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Open RAN revenue falls but 5G remains on track

New research showed the market for Open RAN, a once-promising 5G enabler, has slowed down. Challenges persist, but experts expect 5G to continue to grow with Open RAN involvement.

Open radio access network, or Open RAN, was once projected to generate billions in revenue and constitute a large share of the developing 5G market. Now, Open RAN revenues have declined.

An August 2023 report from Dell'Oro Group found that, after Open RAN exceeded expectations for a few years, its revenue decreased for the first time since Dell'Oro started tracking its growth in 2019. Markets in the North American and Asia-Pacific (APAC) regions are primarily responsible for the slump, as revenues in Europe are increasing but not enough to offset the decline.

Dell'Oro Group Vice President Stefan Pongratz said the decline represents how operators in other regions are now catching up to early adopters who caused the initial upsurge, such as operators in the U.S. and China. Additional factors foreshadowed and contributed to the fatigue, such as data traffic patterns, 5G monetization challenges and inflation.

Despite these challenges, Open RAN will improve in the future. Although Open RAN is an important part of the overall RAN market, Pongratz said the revenue decline hasn't seriously affected the RAN market, and Open RAN revenues still accounted for 5% to 10% of the total market in 2023.

With the demand for one of the most promising RAN technologies now in decline, what does that mean for 5G development?

The potential of Open RAN

The RAN is an essential element of any mobile network because it serves as the component that delivers network connectivity to devices. 5G networks provide substantial advantages over previous generations of cellular networks -- offering higher speeds, lower latency and increased bandwidth capacity. But those features require expensive infrastructure and equipment to enable. The hefty cost is one of many factors that sparked interest in Open RAN, an open standard for RAN deployment.

Unlike a typical RAN system, which requires operators to purchase proprietary infrastructure from one vendor, Open RAN gives operators more options because it enables them to use generic equipment from any vendor. They can choose infrastructure components from different vendors and supplement them with approved protocols, interfaces and specifications. These features enable operators to reduce costs, prevent vendor lock-in, and create interoperability and ease of use.

These factors are appealing to operators that need to build standalone 5G infrastructure from the ground up -- instead of using non-standalone 5G that depends on existing 4G infrastructure.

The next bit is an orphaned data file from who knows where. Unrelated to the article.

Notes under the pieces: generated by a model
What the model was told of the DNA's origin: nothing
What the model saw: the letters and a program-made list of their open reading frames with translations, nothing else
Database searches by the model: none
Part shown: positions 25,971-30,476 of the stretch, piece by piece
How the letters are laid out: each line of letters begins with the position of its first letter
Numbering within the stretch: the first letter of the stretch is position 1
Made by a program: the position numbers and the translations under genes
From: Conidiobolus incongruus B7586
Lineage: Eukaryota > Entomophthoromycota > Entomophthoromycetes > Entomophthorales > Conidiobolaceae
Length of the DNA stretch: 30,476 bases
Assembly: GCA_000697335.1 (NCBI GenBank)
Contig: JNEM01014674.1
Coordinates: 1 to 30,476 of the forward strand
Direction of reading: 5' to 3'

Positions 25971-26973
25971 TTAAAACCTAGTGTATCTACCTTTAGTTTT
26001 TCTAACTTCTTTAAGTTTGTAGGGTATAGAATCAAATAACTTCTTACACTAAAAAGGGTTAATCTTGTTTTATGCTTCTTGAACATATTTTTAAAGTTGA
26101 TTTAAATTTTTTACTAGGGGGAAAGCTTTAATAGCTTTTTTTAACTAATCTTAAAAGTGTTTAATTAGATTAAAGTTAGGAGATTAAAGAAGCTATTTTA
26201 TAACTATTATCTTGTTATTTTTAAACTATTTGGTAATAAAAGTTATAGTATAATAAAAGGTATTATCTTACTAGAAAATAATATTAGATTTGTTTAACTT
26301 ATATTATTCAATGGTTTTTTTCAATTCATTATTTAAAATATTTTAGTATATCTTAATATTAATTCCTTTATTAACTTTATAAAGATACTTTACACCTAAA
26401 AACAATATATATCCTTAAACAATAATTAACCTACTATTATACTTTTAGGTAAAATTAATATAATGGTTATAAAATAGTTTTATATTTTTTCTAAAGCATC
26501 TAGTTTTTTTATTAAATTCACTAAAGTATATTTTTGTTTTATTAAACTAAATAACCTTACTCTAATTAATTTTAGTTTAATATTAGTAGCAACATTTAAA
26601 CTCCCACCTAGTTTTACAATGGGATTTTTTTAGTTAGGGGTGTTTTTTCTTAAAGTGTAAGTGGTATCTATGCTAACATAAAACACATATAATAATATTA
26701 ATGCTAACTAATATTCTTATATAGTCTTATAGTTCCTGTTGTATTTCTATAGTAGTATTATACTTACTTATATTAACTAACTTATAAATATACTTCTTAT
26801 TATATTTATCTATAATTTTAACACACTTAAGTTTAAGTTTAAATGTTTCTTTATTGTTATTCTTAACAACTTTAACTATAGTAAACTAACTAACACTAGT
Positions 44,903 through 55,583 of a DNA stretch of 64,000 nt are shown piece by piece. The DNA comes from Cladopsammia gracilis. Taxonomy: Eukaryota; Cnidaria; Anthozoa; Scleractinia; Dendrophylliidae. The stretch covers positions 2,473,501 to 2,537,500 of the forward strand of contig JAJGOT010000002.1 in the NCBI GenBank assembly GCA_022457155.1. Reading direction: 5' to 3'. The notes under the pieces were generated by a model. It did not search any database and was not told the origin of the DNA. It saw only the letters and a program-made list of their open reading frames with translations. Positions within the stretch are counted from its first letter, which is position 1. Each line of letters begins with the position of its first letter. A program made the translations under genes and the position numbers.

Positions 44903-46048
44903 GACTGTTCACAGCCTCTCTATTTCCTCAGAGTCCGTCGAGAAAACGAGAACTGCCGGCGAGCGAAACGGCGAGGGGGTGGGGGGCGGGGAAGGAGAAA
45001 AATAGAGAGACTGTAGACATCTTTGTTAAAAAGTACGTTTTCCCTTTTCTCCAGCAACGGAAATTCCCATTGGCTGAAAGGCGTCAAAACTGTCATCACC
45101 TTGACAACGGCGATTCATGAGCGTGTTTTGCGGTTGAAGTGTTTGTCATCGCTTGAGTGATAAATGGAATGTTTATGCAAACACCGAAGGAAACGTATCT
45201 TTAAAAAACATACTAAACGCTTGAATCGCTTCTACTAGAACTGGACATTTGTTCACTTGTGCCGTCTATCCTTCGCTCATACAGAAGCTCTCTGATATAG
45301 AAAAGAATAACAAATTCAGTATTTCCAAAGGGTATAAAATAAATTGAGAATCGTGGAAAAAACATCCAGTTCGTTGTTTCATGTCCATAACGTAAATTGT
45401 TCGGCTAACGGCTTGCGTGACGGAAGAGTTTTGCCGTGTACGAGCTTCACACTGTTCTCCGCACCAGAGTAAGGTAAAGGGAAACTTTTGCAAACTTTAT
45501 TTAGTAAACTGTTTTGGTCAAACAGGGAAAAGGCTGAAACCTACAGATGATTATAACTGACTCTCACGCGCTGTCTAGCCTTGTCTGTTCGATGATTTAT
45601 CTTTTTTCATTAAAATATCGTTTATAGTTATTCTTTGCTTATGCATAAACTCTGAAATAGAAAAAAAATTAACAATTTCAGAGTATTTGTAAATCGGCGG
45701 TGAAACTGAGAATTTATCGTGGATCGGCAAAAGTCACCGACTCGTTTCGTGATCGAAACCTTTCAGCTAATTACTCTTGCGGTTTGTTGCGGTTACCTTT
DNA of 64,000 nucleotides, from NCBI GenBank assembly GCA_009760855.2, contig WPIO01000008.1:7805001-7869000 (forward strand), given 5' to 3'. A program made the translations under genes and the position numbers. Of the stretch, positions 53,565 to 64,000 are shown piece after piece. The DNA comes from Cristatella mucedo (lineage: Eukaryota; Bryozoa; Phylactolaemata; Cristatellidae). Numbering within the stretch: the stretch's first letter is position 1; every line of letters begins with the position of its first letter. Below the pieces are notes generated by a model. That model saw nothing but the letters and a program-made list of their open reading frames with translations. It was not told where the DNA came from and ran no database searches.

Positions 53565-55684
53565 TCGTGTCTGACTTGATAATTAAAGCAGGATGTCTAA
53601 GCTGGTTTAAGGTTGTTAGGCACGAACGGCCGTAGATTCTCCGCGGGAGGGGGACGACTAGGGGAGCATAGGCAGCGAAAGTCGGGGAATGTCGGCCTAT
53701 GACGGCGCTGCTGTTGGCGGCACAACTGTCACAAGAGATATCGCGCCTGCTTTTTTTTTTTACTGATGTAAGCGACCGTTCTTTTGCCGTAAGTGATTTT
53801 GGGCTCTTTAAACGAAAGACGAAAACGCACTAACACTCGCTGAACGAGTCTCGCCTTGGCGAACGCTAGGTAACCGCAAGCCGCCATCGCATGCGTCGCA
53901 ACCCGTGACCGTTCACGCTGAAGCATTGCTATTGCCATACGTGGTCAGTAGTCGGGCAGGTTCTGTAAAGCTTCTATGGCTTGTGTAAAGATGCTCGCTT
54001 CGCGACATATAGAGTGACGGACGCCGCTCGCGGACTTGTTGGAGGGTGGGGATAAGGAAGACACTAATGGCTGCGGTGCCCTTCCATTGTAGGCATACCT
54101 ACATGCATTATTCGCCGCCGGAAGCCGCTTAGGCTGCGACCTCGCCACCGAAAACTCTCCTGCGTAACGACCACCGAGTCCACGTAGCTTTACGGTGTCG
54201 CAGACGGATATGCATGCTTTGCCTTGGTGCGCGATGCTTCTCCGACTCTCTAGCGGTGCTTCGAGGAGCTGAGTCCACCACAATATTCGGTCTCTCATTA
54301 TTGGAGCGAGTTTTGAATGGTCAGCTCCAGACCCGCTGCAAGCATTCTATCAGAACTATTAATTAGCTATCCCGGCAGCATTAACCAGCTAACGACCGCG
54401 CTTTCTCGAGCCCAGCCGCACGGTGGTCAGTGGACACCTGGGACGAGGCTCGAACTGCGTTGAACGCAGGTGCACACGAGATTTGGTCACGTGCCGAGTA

5G in a similar position as Open RAN

Open RAN isn't the only telecom market in the middle of a downturn. Findings outlined in a June 2023 Dell'Oro press release show telecom operators also struggle to deliver true 5G. Early adopters in North America and APAC are still dealing with 5G complexities, such as COVID-19 pandemic delays, skills shortages and spectrum obstacles. Even though 5G adoption rates are increasing in some regions, they aren't enough to outweigh the decline.

But, just like the Open RAN market, 5G's outlook will improve in the future despite challenges and underwhelming adoption rates. 5G development hasn't completely stopped, but it's likely to take longer than anticipated. Pongratz said the decline of Open RAN has had little bearing on the 5G market. Dell'Oro Group predicted 5G will grow by another 20% to 30% by 2027, with Open RAN playing a role in its success.

"Operators will continue to roll out 5G as planned, using traditional RAN architectures," Pongratz said. "[They will] gradually introduce more Open RAN-compliant systems in the future when it makes sense from a timing, performance and cost perspective."

Open RAN outlook remains positive despite slump

While the market for Open RAN has stagnated slightly, it hasn't stalled. Projections from Dell'Oro Group indicated the numbers will continue to climb, although at a rate slower than expected. The numbers don't necessarily reflect a true decline, but show how operators in slower markets around the world are now catching up to faster markets.

"We remain optimistic about the Open RAN prospects in the future, especially single-vendor Open RAN," Pongratz said. "With the incumbents now committing to this interface and movement, we are projecting Open RAN to [constitute] 15% to 20% of the broader RAN market by 2027."

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